The idea came to me as a wimp; I should get a Julia Child's cookbook and start cooking from it like Julie Powell did. Then my roommate said that I should blog it. So here I am. Maybe this is a little cliche, but I think it'll be fun.
Considering the left-over chicken breast in my fridge, I decided to start with poultry. Hence, Chicken Provencale, because I also have an old tomato left. Besides, nothing con go wrong with tomatoes.
After a laborious grocery shopping at the shoppers across the street from my apartment complex, I returned with victory! But really, how can you shop for groceries without a car. It was hard work just to carry all the bags of groceries home. Anyway, it's good exercise.
I had too much confidence in our kitchen and realized that we didn't have Provencial herbs. Oh well, it'll do. I sautéed the chicken, which turned out to taste a bit funny because it's a little too old, I think. I did not feed this to my roommate.
Julia said one should use tomato pulp to make the sauce. My question was, how am I going to do with the tomato pieces without the pulps? I chopped them and threw them in the pan anyway. To replace the required herbs, I used a bit of oregano, and salt and pepper. I planned to make a side dish of mushrooms and ended up adding them to the chicken after they were sautéed. I have to admit, I don't like precision very much, so I played around the recipes.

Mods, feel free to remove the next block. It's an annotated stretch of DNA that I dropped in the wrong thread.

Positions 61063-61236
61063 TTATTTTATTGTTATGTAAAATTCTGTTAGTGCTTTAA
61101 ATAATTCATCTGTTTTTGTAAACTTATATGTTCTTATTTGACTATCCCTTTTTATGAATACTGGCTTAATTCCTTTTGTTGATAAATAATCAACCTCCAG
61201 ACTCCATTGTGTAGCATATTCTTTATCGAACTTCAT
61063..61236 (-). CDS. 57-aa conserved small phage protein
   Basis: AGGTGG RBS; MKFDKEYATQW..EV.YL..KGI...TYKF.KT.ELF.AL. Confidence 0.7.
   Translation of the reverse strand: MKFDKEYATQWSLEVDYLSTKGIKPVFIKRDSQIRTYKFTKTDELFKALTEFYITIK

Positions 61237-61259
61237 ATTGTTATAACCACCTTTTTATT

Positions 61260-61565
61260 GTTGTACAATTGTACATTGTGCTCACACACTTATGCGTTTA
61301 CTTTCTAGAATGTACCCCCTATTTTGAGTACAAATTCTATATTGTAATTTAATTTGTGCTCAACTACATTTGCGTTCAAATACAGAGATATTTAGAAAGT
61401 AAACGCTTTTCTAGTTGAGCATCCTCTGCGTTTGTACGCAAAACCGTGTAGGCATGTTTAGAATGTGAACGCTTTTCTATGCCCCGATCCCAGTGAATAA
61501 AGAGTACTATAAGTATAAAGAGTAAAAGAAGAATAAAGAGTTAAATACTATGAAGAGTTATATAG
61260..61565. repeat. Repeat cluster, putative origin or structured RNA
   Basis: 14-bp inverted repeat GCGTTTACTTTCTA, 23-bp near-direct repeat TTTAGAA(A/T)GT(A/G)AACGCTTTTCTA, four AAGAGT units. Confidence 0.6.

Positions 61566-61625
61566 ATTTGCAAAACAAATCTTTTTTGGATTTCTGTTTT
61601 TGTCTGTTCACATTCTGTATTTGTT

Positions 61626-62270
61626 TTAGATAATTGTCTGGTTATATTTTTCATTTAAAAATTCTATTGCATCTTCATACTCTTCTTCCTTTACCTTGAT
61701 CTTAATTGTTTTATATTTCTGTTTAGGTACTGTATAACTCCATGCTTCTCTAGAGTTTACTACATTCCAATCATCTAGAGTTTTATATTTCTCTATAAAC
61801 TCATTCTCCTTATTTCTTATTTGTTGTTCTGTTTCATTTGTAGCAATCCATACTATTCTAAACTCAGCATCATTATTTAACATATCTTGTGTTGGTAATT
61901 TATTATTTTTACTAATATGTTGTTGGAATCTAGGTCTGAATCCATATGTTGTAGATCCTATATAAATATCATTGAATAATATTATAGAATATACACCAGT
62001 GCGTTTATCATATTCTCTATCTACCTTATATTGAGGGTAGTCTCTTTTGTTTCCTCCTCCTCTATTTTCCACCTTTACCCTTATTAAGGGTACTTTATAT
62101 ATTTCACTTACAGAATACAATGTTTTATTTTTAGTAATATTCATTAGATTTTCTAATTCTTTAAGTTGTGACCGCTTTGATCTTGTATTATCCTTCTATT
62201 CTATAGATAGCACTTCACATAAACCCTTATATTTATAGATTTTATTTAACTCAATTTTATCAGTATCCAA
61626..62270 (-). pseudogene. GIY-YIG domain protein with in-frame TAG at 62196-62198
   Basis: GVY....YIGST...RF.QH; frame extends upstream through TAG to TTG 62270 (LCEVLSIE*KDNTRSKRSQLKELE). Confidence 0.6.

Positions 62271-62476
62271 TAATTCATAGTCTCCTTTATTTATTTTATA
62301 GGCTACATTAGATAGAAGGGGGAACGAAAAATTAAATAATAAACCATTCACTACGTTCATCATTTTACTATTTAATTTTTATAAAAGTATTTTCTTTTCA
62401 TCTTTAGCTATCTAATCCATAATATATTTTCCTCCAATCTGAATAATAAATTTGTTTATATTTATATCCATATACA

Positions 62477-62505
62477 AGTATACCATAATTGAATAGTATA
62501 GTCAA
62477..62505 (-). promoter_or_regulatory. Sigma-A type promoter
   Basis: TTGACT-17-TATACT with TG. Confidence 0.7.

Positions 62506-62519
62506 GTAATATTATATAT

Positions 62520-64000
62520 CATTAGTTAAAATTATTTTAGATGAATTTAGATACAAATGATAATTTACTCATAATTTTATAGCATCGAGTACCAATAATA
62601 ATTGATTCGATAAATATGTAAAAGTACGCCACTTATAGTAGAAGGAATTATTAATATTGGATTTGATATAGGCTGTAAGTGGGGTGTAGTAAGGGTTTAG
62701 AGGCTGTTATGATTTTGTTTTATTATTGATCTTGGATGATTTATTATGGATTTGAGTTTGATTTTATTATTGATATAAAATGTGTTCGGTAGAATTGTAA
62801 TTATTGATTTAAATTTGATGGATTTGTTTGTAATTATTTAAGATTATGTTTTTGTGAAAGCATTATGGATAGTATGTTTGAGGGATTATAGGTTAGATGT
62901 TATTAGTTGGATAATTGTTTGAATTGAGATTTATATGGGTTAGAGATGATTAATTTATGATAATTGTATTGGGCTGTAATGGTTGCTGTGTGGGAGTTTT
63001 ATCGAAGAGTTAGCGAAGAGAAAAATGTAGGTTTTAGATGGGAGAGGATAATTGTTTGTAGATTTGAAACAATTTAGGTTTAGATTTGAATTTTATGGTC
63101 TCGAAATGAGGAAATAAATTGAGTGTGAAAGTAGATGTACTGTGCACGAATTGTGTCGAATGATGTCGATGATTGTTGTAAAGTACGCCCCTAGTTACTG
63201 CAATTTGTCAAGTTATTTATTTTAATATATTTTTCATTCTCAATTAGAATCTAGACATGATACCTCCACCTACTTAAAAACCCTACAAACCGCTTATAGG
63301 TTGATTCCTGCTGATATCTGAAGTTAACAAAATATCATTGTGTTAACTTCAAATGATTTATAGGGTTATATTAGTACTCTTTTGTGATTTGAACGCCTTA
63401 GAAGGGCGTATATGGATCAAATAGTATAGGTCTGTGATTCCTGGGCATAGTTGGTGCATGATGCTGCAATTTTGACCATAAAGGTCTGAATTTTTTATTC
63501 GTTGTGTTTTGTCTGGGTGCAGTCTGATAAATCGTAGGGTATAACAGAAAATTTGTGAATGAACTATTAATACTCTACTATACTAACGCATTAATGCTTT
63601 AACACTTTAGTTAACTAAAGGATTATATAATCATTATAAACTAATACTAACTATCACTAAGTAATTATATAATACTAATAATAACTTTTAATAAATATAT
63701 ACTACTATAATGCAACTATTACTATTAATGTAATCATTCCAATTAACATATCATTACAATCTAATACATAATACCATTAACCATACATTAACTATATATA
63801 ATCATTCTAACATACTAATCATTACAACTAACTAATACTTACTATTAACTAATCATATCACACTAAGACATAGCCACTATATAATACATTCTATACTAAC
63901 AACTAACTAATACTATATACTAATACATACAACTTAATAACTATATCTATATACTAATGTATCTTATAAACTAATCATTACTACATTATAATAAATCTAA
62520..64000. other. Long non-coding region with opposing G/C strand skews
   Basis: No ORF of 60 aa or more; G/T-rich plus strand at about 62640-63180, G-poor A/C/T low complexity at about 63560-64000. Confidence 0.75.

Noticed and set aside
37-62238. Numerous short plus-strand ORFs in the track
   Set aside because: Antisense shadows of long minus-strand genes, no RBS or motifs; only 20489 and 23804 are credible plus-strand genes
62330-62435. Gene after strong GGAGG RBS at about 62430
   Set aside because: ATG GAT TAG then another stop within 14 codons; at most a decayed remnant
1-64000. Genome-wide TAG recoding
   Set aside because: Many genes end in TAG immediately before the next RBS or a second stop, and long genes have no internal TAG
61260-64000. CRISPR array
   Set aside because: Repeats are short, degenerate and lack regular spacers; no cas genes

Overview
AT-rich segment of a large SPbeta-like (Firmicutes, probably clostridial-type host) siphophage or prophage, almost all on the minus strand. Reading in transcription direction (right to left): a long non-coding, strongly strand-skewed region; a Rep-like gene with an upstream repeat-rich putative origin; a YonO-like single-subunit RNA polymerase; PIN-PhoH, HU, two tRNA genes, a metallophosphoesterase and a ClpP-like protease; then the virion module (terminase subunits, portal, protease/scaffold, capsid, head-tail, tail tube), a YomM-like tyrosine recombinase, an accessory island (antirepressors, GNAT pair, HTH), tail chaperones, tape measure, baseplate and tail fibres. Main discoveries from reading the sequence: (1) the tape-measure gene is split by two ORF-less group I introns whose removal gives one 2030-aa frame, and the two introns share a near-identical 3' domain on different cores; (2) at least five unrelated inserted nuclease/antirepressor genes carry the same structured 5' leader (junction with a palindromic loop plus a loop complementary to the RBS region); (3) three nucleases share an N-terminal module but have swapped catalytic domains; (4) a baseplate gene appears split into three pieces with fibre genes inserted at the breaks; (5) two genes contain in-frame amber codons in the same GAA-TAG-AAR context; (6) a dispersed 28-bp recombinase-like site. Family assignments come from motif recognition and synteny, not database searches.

Maybe I didn't mention, but I am not following the classic French cookbook Julia wrote and Julie used. I am using the more basic one, "The Way to Cook". Got a pretty nice deal on Amazon.
I do not have the determination that Julie had, to cook every recipe in the cookbook. I take this more as a fun getaway from my endless reading and writing for classes. Oh, one more thing I have in common with Julie, if any, is that I am a writer too, or at least trying to be one.
When I'm in the kitchen with Julia, I feel liberated from Aristotle's theories about Rhetoric.
My first cookbook!